Taking energy efficiency seriously

Not only is modern air conditioning equipment far more efficient than equipment that is 10 years old, but much of it qualifies for Enhanced Capital Allowances.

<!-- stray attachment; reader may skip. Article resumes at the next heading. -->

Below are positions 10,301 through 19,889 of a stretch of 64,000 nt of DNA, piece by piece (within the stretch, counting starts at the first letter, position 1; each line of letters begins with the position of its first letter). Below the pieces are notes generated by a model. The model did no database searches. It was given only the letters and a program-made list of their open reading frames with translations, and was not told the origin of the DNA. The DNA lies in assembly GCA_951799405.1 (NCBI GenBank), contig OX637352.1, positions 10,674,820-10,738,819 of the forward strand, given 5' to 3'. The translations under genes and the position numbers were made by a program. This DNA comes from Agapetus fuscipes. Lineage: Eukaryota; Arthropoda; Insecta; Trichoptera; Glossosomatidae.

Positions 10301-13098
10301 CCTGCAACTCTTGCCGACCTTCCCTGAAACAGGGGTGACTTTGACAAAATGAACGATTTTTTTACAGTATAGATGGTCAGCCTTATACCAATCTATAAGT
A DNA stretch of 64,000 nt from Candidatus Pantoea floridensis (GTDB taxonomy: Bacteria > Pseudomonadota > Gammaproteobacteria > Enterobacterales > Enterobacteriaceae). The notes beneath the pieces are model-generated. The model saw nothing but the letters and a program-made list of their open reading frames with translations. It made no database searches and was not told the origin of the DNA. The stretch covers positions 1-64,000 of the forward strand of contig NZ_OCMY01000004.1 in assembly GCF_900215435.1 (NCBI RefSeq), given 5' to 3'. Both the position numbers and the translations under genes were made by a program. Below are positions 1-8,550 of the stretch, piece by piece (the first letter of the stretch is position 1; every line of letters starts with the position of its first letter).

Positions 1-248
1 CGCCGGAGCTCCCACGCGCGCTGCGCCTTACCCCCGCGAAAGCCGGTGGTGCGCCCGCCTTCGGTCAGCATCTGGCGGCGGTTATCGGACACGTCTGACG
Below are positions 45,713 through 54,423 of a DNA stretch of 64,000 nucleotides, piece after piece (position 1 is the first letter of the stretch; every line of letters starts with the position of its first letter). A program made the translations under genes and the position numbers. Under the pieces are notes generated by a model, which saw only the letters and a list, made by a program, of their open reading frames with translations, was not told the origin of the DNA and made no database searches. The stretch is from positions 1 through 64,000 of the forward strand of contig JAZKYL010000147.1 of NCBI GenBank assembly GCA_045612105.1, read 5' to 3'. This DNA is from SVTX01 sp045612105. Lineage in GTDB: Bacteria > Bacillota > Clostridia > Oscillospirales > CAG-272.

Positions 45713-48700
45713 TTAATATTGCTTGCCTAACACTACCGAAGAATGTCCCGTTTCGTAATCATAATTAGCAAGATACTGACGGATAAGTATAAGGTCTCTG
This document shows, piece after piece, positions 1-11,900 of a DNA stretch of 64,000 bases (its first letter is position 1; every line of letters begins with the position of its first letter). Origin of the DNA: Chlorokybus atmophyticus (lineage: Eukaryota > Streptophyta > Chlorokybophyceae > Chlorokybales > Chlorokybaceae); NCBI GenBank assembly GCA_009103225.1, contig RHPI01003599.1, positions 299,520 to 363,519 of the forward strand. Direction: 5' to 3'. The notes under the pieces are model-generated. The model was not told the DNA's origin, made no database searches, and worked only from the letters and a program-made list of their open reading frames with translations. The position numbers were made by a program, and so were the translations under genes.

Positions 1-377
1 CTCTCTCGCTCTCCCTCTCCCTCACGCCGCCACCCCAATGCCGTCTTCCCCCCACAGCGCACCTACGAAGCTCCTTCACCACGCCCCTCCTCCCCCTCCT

Installers, specifiers and manufacturers in the building services industry must do more to educate their end-user customers on the benefits of installing energy efficient and cost effective equipment in their premises, according to Daikin Airconditioning UK Ltd. This statement follows the publishing of a national survey commissioned by the company into the importance of energy efficiency.* Carried out with facilities managers in the retail, health, leisure and hospitality industries, the research has revealed a serious lack of knowledge about the Government’s Enhanced Capital Allowance (ECA) scheme and the potential savings end-users can make for their business. The survey reports that 67% of facilities managers did not know what the ECA scheme is and were unaware they could claim Enhanced Capital Allowances for new or replacement energy-efficient air-conditioning systems. A staggering 74% also did not know the potential cost savings they could make for their business under the scheme. Mark Dyer, marketing manager at Daikin UK, says, ‘Rising energy costs coupled with Government legislation introduced to reduce carbon emissions has placed greater demand on businesses to be more energy efficient. It is therefore vitally important that as an industry we take our commitment to energy efficiency seriously by continuing to raise awareness of the business benefits of installing the right equipment. ‘However, the survey results highlight that more still needs to be done. It is our responsibility as a leading manufacturer, to address this and make sure it happens. By doing so, not only will it increase the awareness of energy efficiency and the ECA scheme amongst end-users, but it will also further highlight that as an industry we are competent and confident that the products and services we are offering will offer maximum return for our customer’s businesses.’ The ECA scheme provides financial incentives to encourage companies to choose energy-efficient equipment, entitling any business making a capital investment in listed low-carbon technologies to offset the cost against income or corporation tax by claiming Enhanced Capital Allowances. This means they can claim 100% first year tax relief on qualifying equipment and also the cost of installing that equipment. The survey also revealed that although just under two thirds (65%) of premises have air-conditioning systems installed, nearly half (44%) of facilities managers did not know the energy-efficiency benefits of new air conditioning compared to equipment that is 10 years old. However, the good news is that over three quarters (76%) of facilities managers do know that an air-conditioning system can effectively heat their building in the winter as well as cooling it in the summer to provide year-round climate control, with 73% of those surveyed stating that their internal environment is generally the right temperature during the winter months. Over 80% also understand the implications that an environment that is too hot or too cold has on the productivity of their staff and the comfort of their customers. Mark Dyer continues, ‘Understanding the business benefits of air-conditioning systems is essential as there is still a common myth that it can only cool. The fact is, air conditioning is no longer a luxury item and has become a vital component in new-build and refurbishment projects. Through the benefits of heat-pump technology, air conditioning systems are up to five times more energy efficient than traditional heating — offering businesses increased cost savings on their energy bills.’ The survey also researched a number of other measures to establish how seriously facilities managers take energy efficiency. Encouragingly, 86% of facilities managers do undertake measures to actively reduce their fuel bills. This includes educating staff to turn off any non-essential electrical equipment, encouraging staff to turn off their computers at night, replacing light bulbs with energy-efficient ones and improving building-management systems. However, when asked about an environmental policy, over a quarter (27%) of those surveyed stated that their company did not have one. Mark Dyer concludes, ‘Energy efficiency has become a buzz word, and the more businesses can do to take their responsibility seriously will ultimately put them in a better position, both in terms of combating rising fuel prices to reduce energy bills and to help the environment.’ *This national survey was carried out with the emedia Research Network (ERN), a pioneer in business to business email bulletins that canvasses opinion on the latest business issues from a group of the UK’s leading business executives. The research formed part of emedia’s Facilities Managers Bulletin, which goes out to 10 000 facilities managers in the UK.
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